PerfumerPatricia de Nicolai
Mixed white florals are often either a fusion of the flowery elements (eg. Amouage Gold) or an imagined flower (eg Jean Patou Joy, Estée Lauder’s Beyond Paradise.) Number One’s trick, though, is to give a bouquet where the individual flowers keep their own identities. There’s a citrusy opening and a nuanced musky vanilla at the base, but 90% of Number One is flowers: jasmine, narcissus, tuberose and orange blossom. Each of them and all of them. The expected, antiseptic blending of white-to-white us roughed up a bit. Not nightmarish skank, just a touched of the unwashed. Beauty is fine, but Number One shows that it’s even more enticing with a hint of wickedness.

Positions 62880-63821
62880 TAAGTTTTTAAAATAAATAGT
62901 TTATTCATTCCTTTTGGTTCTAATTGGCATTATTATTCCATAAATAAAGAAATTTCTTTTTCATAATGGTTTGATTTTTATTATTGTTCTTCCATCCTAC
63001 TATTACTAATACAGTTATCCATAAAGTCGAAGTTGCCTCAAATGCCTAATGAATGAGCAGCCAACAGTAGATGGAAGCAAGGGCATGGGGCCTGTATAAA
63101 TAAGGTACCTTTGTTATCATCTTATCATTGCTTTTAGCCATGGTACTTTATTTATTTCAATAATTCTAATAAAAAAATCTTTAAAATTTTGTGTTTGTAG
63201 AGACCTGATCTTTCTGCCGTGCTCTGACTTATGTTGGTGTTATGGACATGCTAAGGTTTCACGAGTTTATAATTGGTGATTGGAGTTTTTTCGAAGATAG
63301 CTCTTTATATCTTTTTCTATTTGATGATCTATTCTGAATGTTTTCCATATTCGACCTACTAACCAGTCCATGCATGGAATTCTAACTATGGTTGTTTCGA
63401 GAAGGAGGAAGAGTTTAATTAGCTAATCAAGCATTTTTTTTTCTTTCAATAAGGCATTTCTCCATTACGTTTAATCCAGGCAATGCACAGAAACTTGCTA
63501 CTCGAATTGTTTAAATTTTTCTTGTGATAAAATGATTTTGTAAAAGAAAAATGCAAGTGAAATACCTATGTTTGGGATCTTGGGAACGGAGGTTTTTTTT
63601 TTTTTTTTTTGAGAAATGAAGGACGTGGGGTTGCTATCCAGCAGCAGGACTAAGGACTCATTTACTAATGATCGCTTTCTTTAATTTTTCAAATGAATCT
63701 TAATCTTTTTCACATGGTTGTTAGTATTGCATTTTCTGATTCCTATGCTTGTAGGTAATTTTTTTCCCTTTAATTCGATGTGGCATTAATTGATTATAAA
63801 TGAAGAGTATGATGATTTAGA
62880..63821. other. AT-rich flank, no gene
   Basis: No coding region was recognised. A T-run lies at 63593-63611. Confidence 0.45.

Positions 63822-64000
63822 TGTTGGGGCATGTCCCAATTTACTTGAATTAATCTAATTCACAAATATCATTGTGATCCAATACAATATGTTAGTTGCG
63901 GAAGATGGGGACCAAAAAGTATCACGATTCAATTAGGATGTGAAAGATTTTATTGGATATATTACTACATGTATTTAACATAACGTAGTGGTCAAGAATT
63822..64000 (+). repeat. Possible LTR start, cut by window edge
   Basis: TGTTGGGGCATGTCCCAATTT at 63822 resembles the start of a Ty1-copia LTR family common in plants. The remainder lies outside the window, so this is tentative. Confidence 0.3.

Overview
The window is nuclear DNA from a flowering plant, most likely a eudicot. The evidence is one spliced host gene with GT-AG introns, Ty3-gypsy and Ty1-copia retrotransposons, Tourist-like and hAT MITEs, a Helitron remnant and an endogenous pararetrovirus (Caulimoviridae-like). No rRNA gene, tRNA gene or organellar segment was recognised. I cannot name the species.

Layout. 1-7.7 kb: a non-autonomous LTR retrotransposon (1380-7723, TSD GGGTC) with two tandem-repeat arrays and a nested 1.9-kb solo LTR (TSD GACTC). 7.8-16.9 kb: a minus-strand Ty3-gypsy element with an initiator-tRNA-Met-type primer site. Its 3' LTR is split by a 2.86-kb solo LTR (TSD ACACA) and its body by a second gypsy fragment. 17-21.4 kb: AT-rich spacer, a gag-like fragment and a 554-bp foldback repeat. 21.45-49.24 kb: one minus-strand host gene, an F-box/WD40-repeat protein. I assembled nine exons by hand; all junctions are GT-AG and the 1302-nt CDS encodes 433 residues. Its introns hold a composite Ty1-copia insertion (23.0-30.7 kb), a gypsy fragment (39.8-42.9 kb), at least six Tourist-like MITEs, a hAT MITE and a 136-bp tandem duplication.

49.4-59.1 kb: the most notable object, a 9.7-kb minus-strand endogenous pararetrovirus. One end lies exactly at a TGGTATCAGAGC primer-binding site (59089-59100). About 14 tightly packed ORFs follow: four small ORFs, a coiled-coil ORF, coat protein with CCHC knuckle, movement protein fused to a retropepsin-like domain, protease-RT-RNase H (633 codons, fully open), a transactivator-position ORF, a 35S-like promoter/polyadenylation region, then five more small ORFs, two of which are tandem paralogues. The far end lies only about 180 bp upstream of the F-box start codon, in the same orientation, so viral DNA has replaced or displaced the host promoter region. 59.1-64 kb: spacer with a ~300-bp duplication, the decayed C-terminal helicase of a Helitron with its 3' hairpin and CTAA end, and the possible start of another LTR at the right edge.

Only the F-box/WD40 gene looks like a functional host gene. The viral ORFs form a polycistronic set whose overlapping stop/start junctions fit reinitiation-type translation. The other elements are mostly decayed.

I can smell the origins of both Odalisque and Le Temps d’une Fete in Number One, yet each of the three perfumes is distinct from the others. They aren’t just serial issues, flankers. Artistry involves the ongoing creative exploration of ideas, and though a family resemblance is an outcome, it is just a starting point for the different directions Patricia de Nicolai’s perfumes take. I have room for all three in my life. In fact, I’m waiting for more.